One of the failures of the American colonists in this period was the inability to maintain unity in the face of the British enemy.
Although many men would take up arms against the British during the Revolutionary War, it is often overlooked that the enthusiasm for the War among the American colonists noticeably waned as the conflict dragged on. No less a personage than George Washington himself complained about men preferring to stay at home instead of fighting.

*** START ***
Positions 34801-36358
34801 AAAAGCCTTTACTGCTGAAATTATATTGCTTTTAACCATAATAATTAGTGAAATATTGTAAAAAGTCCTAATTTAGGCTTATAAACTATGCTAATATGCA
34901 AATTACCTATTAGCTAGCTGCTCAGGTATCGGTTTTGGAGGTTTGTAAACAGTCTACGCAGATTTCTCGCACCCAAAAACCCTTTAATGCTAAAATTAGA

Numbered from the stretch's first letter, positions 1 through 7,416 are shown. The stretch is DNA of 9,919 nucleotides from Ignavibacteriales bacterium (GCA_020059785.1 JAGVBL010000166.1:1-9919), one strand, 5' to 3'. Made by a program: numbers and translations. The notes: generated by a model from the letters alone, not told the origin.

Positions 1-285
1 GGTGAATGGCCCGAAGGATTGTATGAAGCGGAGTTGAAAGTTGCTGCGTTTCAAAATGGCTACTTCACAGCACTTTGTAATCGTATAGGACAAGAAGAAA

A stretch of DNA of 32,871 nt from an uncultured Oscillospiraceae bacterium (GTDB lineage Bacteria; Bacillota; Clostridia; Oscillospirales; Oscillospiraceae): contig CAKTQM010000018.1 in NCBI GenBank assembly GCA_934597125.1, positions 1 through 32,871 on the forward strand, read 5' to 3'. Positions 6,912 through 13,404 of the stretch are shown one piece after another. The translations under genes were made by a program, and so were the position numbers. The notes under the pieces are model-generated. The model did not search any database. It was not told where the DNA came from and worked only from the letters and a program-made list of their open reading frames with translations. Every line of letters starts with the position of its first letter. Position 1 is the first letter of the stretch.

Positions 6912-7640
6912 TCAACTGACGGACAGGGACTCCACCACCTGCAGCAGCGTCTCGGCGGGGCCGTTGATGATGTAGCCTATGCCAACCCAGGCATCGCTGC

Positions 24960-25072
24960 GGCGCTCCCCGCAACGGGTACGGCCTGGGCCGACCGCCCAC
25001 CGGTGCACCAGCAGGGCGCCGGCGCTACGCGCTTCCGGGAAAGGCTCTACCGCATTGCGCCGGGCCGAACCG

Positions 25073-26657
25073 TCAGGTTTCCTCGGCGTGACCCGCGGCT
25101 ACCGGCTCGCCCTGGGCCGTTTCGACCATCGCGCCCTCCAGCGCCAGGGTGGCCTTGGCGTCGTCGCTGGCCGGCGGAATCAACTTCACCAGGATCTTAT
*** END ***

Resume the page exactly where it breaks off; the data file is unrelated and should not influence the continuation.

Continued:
Inevitably, as time went on and the initial ardor for fighting wore off, it became harder and harder for the American colonists to maintain the kind of unity necessary to take on and defeat the might of the British Army and its German mercenaries. The authorities tried to get around the problem by offering recruits generous bounties for enlisting.
But this initiative was not enough to attract enough men to the colors, and so it was no surprise when Congress mandated that anyone enlisting in the Army had to sign up for three years or the entire duration of the conflict, whichever came first.